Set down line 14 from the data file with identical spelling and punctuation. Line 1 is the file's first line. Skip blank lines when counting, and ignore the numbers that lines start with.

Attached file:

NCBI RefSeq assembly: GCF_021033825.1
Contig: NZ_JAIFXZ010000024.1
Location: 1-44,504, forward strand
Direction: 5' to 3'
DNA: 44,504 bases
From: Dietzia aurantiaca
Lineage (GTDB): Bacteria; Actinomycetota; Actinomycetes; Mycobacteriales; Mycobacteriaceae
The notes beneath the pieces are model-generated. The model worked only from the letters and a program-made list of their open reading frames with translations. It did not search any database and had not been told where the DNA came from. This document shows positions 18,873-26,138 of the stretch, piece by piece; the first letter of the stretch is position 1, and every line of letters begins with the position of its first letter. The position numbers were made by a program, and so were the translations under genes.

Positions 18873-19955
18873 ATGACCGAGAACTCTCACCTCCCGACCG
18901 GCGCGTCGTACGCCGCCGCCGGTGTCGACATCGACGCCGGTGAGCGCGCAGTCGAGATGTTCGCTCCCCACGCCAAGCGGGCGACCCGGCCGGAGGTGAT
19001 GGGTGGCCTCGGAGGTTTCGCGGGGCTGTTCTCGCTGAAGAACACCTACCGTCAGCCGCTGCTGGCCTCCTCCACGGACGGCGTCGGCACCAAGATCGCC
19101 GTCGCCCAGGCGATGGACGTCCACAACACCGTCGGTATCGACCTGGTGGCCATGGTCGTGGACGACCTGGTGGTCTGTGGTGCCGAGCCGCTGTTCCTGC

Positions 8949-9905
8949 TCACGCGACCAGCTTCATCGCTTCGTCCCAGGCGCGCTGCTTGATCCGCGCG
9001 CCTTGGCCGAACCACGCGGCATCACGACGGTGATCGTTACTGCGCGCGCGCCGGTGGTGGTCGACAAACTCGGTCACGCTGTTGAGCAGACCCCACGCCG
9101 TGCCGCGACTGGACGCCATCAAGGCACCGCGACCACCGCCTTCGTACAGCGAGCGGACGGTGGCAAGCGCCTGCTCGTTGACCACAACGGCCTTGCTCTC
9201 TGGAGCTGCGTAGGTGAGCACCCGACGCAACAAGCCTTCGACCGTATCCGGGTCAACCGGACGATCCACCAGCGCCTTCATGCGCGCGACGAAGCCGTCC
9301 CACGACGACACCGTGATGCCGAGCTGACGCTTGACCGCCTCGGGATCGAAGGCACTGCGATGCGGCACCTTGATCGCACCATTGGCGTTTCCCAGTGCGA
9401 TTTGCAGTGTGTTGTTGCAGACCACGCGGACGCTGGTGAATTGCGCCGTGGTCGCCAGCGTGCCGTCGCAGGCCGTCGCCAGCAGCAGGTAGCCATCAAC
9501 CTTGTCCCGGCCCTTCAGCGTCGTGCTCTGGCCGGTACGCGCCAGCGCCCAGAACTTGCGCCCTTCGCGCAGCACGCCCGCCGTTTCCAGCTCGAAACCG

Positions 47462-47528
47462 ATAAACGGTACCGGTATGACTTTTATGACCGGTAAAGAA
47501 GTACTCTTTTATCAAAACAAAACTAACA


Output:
Positions 8949-9905